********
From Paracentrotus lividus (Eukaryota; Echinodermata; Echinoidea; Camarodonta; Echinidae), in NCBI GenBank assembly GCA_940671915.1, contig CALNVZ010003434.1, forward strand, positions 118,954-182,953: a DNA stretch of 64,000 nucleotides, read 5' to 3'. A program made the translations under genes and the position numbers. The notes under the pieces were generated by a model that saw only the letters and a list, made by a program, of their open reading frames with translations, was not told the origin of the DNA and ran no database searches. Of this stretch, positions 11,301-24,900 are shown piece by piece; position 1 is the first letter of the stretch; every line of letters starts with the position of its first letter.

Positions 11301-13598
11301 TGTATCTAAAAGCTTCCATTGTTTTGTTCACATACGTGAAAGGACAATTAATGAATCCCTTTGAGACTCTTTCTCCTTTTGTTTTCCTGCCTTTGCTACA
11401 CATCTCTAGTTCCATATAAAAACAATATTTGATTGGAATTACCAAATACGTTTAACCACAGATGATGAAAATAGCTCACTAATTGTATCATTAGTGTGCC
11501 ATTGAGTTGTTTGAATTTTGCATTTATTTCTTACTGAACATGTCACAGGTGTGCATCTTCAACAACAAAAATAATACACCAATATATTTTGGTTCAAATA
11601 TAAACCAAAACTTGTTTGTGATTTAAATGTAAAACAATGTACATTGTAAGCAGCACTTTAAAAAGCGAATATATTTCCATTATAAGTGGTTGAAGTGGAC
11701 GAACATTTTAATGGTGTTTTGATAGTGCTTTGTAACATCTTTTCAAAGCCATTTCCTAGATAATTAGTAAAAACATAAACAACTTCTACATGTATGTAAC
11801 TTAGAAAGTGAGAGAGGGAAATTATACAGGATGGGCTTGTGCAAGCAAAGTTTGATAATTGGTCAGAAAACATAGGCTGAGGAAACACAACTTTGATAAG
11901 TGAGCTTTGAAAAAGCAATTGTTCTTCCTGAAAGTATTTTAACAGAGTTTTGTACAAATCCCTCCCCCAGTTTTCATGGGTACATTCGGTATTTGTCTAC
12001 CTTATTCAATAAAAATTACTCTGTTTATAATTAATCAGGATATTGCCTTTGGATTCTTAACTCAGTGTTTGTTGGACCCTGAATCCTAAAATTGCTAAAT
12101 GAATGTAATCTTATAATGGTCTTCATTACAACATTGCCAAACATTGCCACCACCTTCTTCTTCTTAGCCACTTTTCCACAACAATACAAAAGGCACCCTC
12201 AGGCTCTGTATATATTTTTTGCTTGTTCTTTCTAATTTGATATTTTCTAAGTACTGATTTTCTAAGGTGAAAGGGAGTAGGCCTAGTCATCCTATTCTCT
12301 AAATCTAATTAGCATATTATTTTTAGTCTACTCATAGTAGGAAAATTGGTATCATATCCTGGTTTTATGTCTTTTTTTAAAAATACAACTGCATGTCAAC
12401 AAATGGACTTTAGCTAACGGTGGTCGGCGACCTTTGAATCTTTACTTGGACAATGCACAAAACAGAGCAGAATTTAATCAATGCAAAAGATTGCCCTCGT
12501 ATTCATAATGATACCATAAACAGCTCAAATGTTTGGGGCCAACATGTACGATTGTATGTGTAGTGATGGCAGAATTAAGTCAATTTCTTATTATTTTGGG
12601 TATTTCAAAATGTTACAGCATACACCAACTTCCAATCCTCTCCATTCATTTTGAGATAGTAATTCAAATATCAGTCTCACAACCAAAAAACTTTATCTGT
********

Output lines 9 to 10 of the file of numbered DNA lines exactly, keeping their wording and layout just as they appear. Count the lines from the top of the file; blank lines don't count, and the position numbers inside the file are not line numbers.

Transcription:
11901 TGAGCTTTGAAAAAGCAATTGTTCTTCCTGAAAGTATTTTAACAGAGTTTTGTACAAATCCCTCCCCCAGTTTTCATGGGTACATTCGGTATTTGTCTAC
12001 CTTATTCAATAAAAATTACTCTGTTTATAATTAATCAGGATATTGCCTTTGGATTCTTAACTCAGTGTTTGTTGGACCCTGAATCCTAAAATTGCTAAAT